There is a bit of a rant by John Dugdale over at The Guardian complaining about an increasing trend for semi-serious TV shows being fronted by a (diminishing) pool of respected and serious news journalists. Situations such as Jeremy Paxman presenting a recent documentary series on Victorian Art, David Dimbleby on the British Art and Andrew Marr on, well – almost anything.

Some of the complaints have merit, as sometimes the presenter and the programme topic make me wonder if the producers just “rented a head” to get in the ratings. I do however find this more prevalent in the more tabloid end of the documentary market. The sort of shows that can be found lingering at the upper end of the Sky TV menu with titles that invariably include “mega” in the topic title.

The issue I have with the more serious documentaries that The Guardian is complaining about is that – in general – they are presented very well, by very good presenters and if that is what is needed to pull in the viewers, then shouldn’t the complaint be aimed at the viewers for their lack of curiosity?

Jeremy Paxman was genuinely brilliant when presenting the series on Victorian art and engineering last year. Andrew Marr does spread himself a bit thin, but his two series on Modern History has been a real eye opener at times, and even his attempts to ape Rory Bremner in impersonating the way a long-dead politician spoke are mildly amusing.

The one area where I will agree, in part, with the newspaper though is the current series on the Seven Ages of Britain hosted by David Dimbleby. I don’t say that he is a bad presenter, as his recently repeated series on Russia was fantastic. Opps, google tells me that was his brother, Jonathan! OK, he is an average presenter then, but still not that bad.

My main gripe with the programme lays with the editor and production team.

What does a wide angle shot of David walking through a snow covered field tell us about art? Nothing!

What does a helicopter flying over a shoreline tell us about the Bayeux Tapestry? Nothing!

What does the a shot of the corridor in a train as David travels between locations tell us about medieval art? Nothing!

Finally, and most egregiously, what was so special about carrying a large book up a flight of stairs that it warranted as much screen time as was devoted to the actual contents of the book? And the less said about his handling of 900 year old books without wearing gloves the better!

This is a 30 minute show that has been padded out to a full hour with pointless landscape scenes – most of which seem to involve a helicopter – or panning shots over buildings which leave you slightly dizzy as the camera dances around the place.

I’m not sure if they filmed 30 minutes worth of footage per show and then realised they had an hour to fill and raided the stock-footage library, or if the producer has a friend who wanted to hire out a helicopter. Whichever it is – the programme, while better than most of the stuff that the BBC puts out, is a pale shadow of what it could have been.

In that regard, it is a pity that a serious news presenter rented out his head to front it.


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  1. Andrea says:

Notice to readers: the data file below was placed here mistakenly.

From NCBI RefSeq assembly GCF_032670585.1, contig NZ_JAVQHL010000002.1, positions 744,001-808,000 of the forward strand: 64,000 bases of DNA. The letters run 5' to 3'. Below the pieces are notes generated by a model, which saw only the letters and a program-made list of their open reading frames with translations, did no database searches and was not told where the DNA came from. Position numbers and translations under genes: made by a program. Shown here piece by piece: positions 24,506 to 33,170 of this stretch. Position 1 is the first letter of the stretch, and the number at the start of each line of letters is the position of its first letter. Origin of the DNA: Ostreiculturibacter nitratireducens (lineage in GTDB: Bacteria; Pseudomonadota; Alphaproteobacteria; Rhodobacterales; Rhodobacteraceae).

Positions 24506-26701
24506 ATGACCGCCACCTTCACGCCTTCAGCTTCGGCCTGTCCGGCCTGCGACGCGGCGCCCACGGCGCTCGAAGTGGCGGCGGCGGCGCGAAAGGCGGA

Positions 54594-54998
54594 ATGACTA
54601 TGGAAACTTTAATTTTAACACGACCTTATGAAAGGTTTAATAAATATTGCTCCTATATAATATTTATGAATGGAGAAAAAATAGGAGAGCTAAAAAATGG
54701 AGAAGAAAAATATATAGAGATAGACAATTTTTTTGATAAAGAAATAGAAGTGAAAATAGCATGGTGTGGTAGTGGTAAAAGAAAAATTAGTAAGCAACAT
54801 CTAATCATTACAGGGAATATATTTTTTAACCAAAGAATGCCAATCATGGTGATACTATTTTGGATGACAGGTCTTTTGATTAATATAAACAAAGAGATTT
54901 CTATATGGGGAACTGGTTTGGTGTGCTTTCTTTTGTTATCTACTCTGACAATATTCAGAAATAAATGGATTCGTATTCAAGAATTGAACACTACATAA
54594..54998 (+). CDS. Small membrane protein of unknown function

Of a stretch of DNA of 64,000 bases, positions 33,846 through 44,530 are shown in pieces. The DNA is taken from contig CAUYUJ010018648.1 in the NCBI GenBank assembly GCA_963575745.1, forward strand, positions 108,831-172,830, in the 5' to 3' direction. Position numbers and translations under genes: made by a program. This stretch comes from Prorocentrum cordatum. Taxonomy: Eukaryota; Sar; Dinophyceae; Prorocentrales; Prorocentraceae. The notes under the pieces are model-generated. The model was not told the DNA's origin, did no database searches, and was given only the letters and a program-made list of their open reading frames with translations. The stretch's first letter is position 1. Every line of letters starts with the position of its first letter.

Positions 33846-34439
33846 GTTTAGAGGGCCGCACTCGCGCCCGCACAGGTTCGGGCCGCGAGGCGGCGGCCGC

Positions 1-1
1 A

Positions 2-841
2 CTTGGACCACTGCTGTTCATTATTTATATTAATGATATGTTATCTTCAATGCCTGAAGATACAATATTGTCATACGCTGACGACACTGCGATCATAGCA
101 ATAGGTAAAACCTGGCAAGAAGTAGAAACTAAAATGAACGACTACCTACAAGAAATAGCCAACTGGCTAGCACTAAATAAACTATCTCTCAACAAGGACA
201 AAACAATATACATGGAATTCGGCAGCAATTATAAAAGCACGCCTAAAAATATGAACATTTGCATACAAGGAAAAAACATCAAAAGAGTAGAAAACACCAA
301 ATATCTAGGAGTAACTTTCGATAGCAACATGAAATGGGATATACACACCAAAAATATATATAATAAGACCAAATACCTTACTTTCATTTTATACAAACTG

“And the less said about his handling of 900 year old books without wearing gloves the better!” – glad I’m not the only one who winced at that.

  2. erika says:

    I completely disagree, I’m afraid.
    I find the series absolutely fascinating and given that so far each episode has been seen by 5.6 millions viewers, I don’t think I’m the only one to think that.

    Informative, full of little trivia I didn’t know, beautiful to watch and in HD it is really amazing.

    As far as the gloves issue is concerned, as a museum curator myself, I can tell you that when handling papers, old books and documents it is actually advise NOT TO WEAR any gloves, as they would make your hands more insensitive and you may actually end up tearing off the page.
    A good old hand wash is much more advisable.

  3. Jayne says:

    I’ll keep my eyes peeled for this series when it hits our shores in Oz, good or bad I’m intrigued 😉

  4. I really enjoyed the Dimbleby show, too. Maybe I’m getting old, but the ‘padding’ shots help pace things out a little for me. An establishing shot or landscape pan helps me ‘relax into’ the programme, rather than having to try and absorb a constant river of facts.

    Got to say, I think we’re in a mini golden age of documentary at the moment. Chemistry: A Volatile History and that geology show (How Earth Made Us?) have both been excellent. Even Horizon has upped its game a bit.

  5. Mike Holliday says:

    We have just seen the first Seven Ages of Britain. I was disappointed. I felt it was superficial and should have been done in greater depth and with greater conviction.
    Covering the Roman and Anglo Saxon (and with a slab of early Norman thrown in) period in less than 60 minutes did not do justice to the subject.
    It was superficial and the other disappointment is that it could have been so much better.
    Sadly it will probably also discourage other programmers from ploughing this very fertile field on the grounds that Mr Dimbleby and company have already done it.

    • IanVisits says:

      Well, apart from an entire series of programmes on The Normans that ran over the past few weeks on BBC4?

  6. Jane says:

    Have just watched in and must say that I found it wonderful. I loved the presentation and the “padding” shots helped set the scene. There were little bits of poignant trivia in it which I found fascinating. I too was very surprised when Mr Dimbleby handled manuscripts without gloves but was very interested to hear Erica’s explanation for this.

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